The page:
Workout burnout

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So we have been making strides and efforts to get off the couch and put down the Lays potato chips, the tv remote and halleluiah our mindset toward fitness and exercise is improving. We all are very aware of the consequences of not moving more, (you see I have decided in an effort to drive home the mindset of QOL, quality of life, movement is our synonym for exercise) and with this new found energy we are making progress, fantastic.

However our new energy can lead to the dreaded INJURY, our new found exuberance has put us on the DL (disabled list) and dang it we lose our mojo. In other words workout burnout, please allow me to share a story, and perhaps we can together avoid this momentum killer.

In my own quest to lose the fifty I had acquired through my 40’s, the movement (workouts) I had been doing was adequate, and hey everyone starts somewhere. Every couch potato in the world starts at the bottom of the mountain, this one included. And let me preface this whole piece by stating that the limited and somewhat adequate workouts were enough to help me in 2008 when I had a serious illness to recover from.

After that epiphany, which is actually the first chapter in my book “The 200% Solution”, the workout efforts seriously got kicked into high gear, and that is where things started to get hairy and overuse, and workout burnout raised its ugly head.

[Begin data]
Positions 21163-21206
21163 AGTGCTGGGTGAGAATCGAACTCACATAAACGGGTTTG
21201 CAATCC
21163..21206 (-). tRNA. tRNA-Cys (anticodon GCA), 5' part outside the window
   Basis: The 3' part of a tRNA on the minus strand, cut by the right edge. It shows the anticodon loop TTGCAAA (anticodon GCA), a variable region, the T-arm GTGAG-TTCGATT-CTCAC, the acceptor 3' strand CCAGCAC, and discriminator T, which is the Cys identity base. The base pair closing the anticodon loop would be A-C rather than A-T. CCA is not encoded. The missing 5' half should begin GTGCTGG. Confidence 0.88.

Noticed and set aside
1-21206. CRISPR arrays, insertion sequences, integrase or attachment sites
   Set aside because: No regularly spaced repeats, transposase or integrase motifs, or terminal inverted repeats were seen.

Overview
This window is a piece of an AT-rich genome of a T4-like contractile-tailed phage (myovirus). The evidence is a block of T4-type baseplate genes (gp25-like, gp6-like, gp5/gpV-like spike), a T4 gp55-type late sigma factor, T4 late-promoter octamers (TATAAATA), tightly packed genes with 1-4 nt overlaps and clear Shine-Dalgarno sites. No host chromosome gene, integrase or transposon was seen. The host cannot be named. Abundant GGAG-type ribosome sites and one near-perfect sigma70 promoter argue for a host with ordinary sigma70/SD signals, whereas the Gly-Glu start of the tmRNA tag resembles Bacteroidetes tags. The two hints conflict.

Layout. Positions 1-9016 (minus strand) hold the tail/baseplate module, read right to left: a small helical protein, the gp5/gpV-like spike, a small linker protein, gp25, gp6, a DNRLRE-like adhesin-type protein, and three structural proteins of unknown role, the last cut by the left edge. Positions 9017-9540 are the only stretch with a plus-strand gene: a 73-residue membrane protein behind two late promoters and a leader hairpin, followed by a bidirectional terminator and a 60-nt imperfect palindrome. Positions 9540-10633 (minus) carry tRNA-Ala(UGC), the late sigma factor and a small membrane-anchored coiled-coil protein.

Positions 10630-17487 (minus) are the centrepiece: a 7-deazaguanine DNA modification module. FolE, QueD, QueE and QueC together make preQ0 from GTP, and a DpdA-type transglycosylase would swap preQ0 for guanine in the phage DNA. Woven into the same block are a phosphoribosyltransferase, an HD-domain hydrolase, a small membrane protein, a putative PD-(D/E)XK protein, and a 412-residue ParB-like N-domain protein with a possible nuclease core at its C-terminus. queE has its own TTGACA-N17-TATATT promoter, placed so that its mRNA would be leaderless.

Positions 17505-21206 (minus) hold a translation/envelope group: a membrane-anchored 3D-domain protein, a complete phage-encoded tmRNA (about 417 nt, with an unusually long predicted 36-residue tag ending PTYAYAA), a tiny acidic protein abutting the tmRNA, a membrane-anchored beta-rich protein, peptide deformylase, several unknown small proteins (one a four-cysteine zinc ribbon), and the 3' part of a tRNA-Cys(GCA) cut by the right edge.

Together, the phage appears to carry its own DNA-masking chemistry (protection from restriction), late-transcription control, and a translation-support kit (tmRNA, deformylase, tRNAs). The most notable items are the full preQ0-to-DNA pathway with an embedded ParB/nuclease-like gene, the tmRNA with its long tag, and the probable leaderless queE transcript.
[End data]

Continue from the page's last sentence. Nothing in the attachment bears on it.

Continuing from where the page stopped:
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Movement (exercise) and the neuro- chemicals that are released in our brain during exercise are very powerful, so powerful if you are not careful the desire to fuel the release of these, (endorphins, dopamine, serotonin) can lead to issues. Issues for example described as “avoidable” , can really take a toll on our body, knock us out of commission and put us right back on the couch, dang it!

So lets talk about over training and overuse which lead to workout burn out, or put another way, avoiding becoming a wounded warrior.

The National Academy of Sports Medicine (NASM, where I hold my certified personal training and fitness nutrition specialist certifications, weight loss specialist and senior fitness specialization) defines overtraining as:
“Excessive frequency, volume, or intensity of training, resulting in fatigue (which is also caused by lack of proper rest and recovery)”

Overuse injuries are similarly defined as: